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Virtua Fighter CG Portrait Series Vol. 3: Akira Yuki (Saturn) artwork

Virtua Fighter CG Portrait Series Vol. 3: Akira Yuki (Saturn) review


"Virtua Fighter CG Portrait Series Vol. 3 is a tale about one warrior versus mother nature. A non-interactive, grainy tale that’s over in five minutes. Pity poor Akira’s plight, but don’t line the pockets of those who wish to profit from it with shoddy Saturn imports!"



Akira Yuki is many things within the hallowed lore of Virtua Fighter. In the early days, he was the poster child for the series; a serious and disciplined martial artists dressed much like Street Fighter‘s Ryu and, as such, won the second tournament and always ranks highly in others. He was also made the lead in the awful anime adaptation of the series, where he's portrayed as a goofy gluttonous hobo in almost a stark contradiction to his in-game persona. When the chance to take a few private snapshots of his life presented itself with Virtua Fighter CG Portrait Series Vol. 3 surprising information is leaked. Information that ensures you never look at Akira the same way again!

He is constantly attacked by small animals.

Before that, it’s important to categorise just what the CG Portrait Series is. In the tail-end of 1995, SEGA released 12 Japanese-exclusive titles on the Sega Saturn, each one of them featuring one of the main characters from the initial Virtua Fighter. These volumes took CG stills of the fighters, backed them to J-pop, then tried really hard to convince gullible buyers that they were real titles rather than five minutes of dodgy 3D screens.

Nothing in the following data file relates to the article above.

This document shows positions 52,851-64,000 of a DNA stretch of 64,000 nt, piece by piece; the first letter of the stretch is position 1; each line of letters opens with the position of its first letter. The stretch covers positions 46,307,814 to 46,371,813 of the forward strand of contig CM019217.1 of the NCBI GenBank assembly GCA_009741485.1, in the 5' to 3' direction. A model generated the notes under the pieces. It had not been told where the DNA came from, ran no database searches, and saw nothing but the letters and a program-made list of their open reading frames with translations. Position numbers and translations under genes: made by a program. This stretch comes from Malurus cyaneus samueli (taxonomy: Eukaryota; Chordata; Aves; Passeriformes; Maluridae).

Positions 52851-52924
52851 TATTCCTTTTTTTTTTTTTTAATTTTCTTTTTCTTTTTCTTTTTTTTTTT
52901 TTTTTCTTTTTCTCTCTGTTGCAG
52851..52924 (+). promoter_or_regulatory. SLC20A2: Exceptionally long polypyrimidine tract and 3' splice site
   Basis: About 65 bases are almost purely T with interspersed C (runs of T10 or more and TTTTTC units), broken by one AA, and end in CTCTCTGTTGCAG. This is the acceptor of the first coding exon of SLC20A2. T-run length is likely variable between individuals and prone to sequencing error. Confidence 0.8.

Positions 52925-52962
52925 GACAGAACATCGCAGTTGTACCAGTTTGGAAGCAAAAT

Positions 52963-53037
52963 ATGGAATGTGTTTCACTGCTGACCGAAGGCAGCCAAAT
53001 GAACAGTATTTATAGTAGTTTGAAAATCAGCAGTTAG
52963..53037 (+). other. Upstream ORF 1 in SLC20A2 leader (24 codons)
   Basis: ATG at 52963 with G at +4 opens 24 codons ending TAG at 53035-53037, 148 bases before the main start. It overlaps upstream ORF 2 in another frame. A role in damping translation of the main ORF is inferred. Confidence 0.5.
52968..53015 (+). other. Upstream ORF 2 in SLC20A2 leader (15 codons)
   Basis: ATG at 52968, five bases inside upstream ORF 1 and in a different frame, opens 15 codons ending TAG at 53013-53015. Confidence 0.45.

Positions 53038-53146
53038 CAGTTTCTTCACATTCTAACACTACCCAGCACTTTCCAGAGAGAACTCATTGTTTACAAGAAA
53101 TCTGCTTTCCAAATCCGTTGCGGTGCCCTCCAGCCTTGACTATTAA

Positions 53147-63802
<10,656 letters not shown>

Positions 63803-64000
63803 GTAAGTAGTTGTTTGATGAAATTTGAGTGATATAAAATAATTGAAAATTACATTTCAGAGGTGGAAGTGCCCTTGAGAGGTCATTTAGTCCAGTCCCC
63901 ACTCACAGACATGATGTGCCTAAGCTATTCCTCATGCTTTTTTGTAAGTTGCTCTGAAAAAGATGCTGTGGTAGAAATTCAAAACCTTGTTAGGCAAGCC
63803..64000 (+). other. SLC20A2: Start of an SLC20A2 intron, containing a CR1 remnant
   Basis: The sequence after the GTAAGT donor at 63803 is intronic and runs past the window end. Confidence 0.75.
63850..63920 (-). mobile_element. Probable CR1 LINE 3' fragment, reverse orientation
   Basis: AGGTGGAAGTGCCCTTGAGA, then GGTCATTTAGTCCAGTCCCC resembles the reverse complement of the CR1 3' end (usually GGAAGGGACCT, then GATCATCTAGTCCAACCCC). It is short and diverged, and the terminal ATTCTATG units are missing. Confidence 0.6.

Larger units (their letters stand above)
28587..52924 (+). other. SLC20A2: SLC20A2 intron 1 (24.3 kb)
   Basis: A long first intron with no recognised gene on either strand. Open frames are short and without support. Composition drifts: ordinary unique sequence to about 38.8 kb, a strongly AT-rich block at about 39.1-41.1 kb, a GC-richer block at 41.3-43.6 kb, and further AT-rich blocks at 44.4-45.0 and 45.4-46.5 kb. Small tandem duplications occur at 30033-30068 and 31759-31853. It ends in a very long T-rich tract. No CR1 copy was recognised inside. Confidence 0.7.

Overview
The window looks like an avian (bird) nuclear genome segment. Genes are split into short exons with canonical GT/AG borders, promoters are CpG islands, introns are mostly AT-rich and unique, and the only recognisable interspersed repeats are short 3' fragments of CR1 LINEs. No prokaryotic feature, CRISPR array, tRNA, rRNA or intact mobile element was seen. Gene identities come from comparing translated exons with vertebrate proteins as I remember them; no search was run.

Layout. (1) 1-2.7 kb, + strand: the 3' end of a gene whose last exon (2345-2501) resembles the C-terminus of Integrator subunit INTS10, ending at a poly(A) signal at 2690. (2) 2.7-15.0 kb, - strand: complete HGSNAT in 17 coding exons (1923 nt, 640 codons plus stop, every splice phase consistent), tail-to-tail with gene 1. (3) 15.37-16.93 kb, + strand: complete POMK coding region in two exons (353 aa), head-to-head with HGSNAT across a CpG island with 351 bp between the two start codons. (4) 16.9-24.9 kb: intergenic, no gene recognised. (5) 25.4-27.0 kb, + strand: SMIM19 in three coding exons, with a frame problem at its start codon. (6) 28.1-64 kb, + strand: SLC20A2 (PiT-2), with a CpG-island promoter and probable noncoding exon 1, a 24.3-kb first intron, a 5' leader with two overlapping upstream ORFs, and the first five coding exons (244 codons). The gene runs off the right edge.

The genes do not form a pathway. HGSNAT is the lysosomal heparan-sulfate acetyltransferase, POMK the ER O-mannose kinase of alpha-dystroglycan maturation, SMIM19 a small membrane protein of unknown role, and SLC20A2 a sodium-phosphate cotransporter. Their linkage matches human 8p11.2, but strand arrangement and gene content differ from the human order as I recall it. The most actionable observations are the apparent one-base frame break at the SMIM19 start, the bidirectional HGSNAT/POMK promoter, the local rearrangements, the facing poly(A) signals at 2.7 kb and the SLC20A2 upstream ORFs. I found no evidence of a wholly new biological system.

While Sarah Bryant’s reveals she’s resigned to a life plagued with stalkers while her brother, Jacky, leads a lonely existence where popular night spots instantly empty as soon as he draws near, Akira reveals the reason behind his nomadic existence; small animals.

Here, we see Akira wandering the streets of Japan, hair spiked and duffel bag thrown over his shoulder. He wanders through the crowds who pay him little heed, but there’s a look on his face. Anxiety perhaps, or maybe fear. He expels these negative feelings by stealing away to a secure location and practising some dynamic martial arts, kicking bits of wood and shattering concrete blocks with radical stomps.

BUT THEN!


A kitten.


Akira is sleepy. Who wouldn’t be after stamping on public walkways until they shatter underfoot, so has taken a nap against a convenient tree. The kitten tries to use this as a chance to strike, but years of intense training and the highly-strung paranoia only found in drug-crazed criminals mean his sleep is light. He hears the tiny padding of paws and spots his attacker seconds before it is too late.


Not this time, you little shit!


Akira flees, leaving the urban Tokyo in his wake and heading towards more rustic settings. Bamboo walkways creak underfoot while traditional and ancient Asian architecture provide backdrop. Feeling safer in his new location, Akira eats the hell out of some steamed pork buns then kicks some trees down for the insolent crime of growing in his way. Maybe here, maybe finally here, he is safe.